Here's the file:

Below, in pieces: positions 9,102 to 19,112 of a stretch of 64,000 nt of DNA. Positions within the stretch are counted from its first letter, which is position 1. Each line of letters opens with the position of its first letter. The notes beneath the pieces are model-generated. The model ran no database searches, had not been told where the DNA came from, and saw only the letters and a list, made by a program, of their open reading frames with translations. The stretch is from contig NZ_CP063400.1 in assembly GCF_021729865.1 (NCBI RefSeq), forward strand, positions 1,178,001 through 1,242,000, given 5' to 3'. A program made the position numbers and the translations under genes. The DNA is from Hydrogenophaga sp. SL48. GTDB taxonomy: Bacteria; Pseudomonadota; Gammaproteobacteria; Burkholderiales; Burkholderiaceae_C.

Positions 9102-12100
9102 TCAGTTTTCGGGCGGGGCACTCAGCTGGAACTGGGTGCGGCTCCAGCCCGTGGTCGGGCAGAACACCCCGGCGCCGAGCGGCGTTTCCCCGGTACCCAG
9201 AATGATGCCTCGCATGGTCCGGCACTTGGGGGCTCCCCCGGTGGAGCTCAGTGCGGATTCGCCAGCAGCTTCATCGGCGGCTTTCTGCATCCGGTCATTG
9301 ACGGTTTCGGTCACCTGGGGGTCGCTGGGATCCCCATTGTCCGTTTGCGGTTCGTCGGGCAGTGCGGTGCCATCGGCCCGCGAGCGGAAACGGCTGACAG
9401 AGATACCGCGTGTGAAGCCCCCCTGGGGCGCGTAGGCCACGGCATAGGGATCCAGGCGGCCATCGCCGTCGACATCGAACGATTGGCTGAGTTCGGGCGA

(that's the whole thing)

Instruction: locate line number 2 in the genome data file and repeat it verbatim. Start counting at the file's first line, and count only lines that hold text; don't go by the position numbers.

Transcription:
Positions 9102-12100